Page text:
Monday, October 13, 2008

Burning Down the House

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Can YouTube videos and other alternative media make a difference?

A video presentation on the sequence of main events leading to our economic crisis has just come to my attention, one that goes into more detail than the short piece I shared here earlier.

Knowledge is power. Economics is a complex subject, but the tale told here is not hard to grasp.

When you click on this link you'll see there are 2 versions available. I advise clicking on the link and simply letting the default video run and ignoring the invitation to view the updated one where they tried a bit too hard, which actually reduces its impact. The original doesn't have the voice at the very beginning (very briefly), but after that the soundtrack is actually simpler and far better than the updated version, and the message more straightforward:

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The facts are all in place here. Beyond the sequence of events, viewers will note the tone of the piece is one of sympathy for the original goals of the democrats with their housing legislation, a tone adopted so the video could be more persuasive to those not predisposed to blaming their party. The decision to present the message this way is entirely understandable given the crucial upcoming election.

This sentiment echoes again near the end of the video when it briefly mentions Wall Street greed and emphasizes the many poor people who were cataclysmically effected when the behemoth endeavor imploded. Even upon several viewings my throat still tightens and my eyes water when the simple slide comes up: This is cruel. It's a powerful moment for everyone, but beyond that, the irony should give thoughtful democrats pause.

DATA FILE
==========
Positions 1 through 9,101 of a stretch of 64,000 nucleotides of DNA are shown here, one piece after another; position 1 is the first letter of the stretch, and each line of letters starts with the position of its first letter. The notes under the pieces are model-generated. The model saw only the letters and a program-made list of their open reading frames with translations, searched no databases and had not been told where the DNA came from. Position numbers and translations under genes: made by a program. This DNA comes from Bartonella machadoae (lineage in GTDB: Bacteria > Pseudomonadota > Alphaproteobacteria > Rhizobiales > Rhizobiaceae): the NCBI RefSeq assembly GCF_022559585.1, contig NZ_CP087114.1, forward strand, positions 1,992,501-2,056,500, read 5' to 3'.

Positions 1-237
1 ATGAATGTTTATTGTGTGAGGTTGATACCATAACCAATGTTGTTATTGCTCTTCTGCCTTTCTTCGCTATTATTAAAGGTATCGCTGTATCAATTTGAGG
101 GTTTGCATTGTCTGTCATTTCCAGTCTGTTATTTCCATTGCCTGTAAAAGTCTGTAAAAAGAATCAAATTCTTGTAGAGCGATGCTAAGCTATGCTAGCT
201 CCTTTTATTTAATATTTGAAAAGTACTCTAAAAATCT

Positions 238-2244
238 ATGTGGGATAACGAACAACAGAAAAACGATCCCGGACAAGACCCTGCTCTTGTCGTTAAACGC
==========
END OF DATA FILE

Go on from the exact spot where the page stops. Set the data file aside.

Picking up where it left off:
If the piece were to go further, it could legitimately expand its final message to include mention of how the implosion's fallout affected thousands of middle, upper middle, and higher income families as well, people who have been investing for years (often for their retirements) and saw huge portions of their portfolios vanish. They didn't deserve this travesty, either, and the aggregate loss will no doubt ripple through the economy for years to come.

But such a sentiment isn't the point of this particular video under the circumstances, and rightfully shouldn't be.

And finally, to review, here is a much shorter video that focuses on the roles played by congress, one I shared here a few days ago:

Thank you.

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